This never happened: A cargo ship unloading in New York Harbor drops a crate that cracks in two and explodes into thousands of pink and yellow parakeets. Some of them nest in Green-Wood mausoleums that have views of the Statue of Liberty. Some of them fly above the F to Coney Island, the A to the Cloisters, the 7 to Woodside. Two of them settle in a tree in my mother’s Queens neighborhood. They are snooty and condescending. They eschew other birds, preferring to circle around one another in flight like a pink-and-yellow tornado. They side-eye me when I visit. Preen their feathers and judge.
Someone says, “Let’s have a beach day. Let’s bring blankets and cold salads and swim in the water. Let’s comment on how the boats look in the distance and ask one another for advice. Will you go? I’ll bring what I’m good at, you bring what you’re good at. Get that girl to come, who’s good at everything. I’ll drive unless you want to. You don’t know where it is. I do so. I wish we were already there. Let’s never die. Let’s never not have fun again.”
A woman lives on a ship docked in the Brooklyn Navy Yard. On the ship, she has painted the words i am dying. On the other side: and you are too. She doesn’t leave the ship, and she loathes visitors. If someone wants to visit, she yells, “Put it in writing!” Letters can be placed in a bucket that hangs from the bowsprit. I am going there tonight with a handwritten letter and a heart as wild as the blood-black sea.
I read somewhere that a hummingbird’s heart beats 1,400 times a minute, but I think that’s probably bullshit.
After surgery restores his vision, six-year-old James will wear a blindfold for weeks. His neurons must learn to rewire and make new connections. The sightless do not have the graphs and borders that order light and color like the black lines in a coloring book. Encountering a tree for the first time, James will only see what’s reflecting off the leaves and trunk. His doctors term the experience as seeing a “tree with lights.” James will only be able to see the positive of everything until his eyes adjust to the new friends the neurons have made, and he sees the world like the rest of us.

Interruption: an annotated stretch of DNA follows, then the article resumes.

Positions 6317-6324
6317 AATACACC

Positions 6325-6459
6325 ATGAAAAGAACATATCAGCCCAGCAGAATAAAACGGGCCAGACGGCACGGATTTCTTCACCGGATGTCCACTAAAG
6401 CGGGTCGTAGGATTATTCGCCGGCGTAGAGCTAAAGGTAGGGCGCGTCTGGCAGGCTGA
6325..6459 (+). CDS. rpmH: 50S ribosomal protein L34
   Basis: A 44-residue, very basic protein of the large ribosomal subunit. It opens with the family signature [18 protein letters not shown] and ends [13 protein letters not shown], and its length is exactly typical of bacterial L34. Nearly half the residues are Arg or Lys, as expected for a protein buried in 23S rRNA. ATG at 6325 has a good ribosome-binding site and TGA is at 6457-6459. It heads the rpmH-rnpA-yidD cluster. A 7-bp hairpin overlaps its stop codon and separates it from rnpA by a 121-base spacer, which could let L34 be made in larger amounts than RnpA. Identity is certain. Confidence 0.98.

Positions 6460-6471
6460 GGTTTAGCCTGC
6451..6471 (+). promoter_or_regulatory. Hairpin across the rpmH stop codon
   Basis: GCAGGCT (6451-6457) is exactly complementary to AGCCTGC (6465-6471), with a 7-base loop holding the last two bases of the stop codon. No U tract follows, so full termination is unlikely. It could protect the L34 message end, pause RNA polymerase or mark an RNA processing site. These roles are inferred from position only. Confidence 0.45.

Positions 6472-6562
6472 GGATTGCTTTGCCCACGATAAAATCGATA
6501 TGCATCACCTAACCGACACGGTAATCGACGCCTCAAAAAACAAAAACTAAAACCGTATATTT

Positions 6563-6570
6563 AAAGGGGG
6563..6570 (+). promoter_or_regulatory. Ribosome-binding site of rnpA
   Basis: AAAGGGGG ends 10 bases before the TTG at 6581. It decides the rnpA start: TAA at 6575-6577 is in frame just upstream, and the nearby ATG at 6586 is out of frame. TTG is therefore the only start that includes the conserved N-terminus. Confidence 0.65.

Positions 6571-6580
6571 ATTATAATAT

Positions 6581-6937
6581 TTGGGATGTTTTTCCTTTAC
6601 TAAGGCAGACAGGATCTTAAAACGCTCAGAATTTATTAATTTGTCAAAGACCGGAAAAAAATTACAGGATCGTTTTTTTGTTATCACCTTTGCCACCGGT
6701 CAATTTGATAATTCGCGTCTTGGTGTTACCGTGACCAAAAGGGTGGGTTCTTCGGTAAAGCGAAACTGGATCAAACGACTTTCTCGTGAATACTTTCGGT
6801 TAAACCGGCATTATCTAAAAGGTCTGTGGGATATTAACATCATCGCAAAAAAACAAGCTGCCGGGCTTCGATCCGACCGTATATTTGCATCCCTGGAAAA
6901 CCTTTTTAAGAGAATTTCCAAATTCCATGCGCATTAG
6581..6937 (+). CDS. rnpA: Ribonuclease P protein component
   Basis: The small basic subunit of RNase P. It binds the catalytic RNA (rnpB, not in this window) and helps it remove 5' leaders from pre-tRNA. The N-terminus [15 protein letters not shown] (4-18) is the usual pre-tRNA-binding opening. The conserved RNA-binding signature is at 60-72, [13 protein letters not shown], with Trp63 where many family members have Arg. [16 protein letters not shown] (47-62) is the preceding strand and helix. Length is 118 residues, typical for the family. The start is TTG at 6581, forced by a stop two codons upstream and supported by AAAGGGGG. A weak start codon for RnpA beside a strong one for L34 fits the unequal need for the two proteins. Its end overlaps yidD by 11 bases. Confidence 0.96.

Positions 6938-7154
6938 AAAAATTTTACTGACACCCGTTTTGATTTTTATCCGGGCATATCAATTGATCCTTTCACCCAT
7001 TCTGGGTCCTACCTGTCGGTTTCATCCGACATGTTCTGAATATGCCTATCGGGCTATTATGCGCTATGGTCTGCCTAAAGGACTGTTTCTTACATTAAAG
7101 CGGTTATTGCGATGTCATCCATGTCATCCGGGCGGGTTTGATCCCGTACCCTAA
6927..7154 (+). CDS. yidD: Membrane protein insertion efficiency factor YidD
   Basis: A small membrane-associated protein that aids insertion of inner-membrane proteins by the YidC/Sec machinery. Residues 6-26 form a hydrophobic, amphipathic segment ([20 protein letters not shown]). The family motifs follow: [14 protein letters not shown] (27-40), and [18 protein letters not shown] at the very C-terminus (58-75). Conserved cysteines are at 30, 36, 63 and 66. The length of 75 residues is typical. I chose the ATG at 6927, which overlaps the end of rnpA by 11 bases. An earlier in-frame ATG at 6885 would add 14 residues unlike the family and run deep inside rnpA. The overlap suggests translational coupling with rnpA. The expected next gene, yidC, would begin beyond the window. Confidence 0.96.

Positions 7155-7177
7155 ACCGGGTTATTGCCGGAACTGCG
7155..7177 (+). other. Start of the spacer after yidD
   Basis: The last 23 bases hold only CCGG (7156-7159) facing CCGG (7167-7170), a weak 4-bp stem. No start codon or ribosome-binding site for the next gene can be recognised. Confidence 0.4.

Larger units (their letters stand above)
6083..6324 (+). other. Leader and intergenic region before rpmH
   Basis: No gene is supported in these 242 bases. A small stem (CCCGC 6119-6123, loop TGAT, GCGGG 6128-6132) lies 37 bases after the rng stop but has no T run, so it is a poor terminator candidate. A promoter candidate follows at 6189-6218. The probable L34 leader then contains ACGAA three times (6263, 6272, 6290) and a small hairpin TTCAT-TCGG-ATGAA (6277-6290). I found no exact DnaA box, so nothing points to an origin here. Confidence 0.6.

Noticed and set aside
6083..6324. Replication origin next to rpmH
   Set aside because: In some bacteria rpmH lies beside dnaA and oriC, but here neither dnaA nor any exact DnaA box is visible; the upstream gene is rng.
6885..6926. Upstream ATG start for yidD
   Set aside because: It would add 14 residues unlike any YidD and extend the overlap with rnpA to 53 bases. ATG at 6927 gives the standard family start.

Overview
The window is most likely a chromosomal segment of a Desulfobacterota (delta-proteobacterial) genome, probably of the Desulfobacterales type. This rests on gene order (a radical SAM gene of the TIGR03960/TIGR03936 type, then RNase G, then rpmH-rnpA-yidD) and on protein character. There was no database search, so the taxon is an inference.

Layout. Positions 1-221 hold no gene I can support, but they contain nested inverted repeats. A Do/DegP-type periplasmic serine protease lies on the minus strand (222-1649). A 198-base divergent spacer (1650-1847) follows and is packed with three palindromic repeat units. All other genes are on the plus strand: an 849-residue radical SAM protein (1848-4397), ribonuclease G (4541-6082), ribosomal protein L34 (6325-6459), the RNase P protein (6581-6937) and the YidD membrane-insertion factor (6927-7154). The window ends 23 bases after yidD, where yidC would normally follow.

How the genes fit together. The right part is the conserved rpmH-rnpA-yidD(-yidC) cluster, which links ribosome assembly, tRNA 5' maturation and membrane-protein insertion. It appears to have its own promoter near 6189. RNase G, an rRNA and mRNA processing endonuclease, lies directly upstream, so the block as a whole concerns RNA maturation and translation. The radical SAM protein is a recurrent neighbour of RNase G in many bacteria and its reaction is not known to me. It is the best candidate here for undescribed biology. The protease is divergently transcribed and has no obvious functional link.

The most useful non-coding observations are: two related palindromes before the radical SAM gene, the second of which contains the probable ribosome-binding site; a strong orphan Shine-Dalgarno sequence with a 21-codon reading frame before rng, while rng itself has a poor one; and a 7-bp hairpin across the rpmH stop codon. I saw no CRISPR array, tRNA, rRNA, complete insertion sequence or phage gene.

The printer is acting up. Girl meets Boy when they are sent to look into it from their respective departments. They introduce themselves, then turn to the errand at hand. Without consult, they begin to speak in the voice of the printer. “God forbid I make anything easier for you,” Girl says. “You can fix me, but I’ll just wait until the next meeting to crap out again,” Boy says. Girl and boy agree: The printer is a grumpy sort, with the hint of a Bronx accent. On their last go-round, the girl pantomimes a cigar. She’s uncertain why she and the boy are acting this way or at what point they should stop. Who are we? she thinks. What the fuck is going on?
I rescue a dragonfly from a spider’s web using my car key. It is out of the fire as it were, but the web has shrink-wrapped its left wing. It bats itself against the concrete, spiraling pointlessly. I bear witness. Is life very fragile or very resilient? This dragonfly’s struggle scores one for both.
I visit the woman who lives on the ship that reads i am dying. The sea has wrecked her eyes. The salt air has cracked her lips. “Come down,” I yell, hair whipping in my face. “Come up,” she says. “But there’s no ladder,” I say. She says, “Maybe not one that you can see.”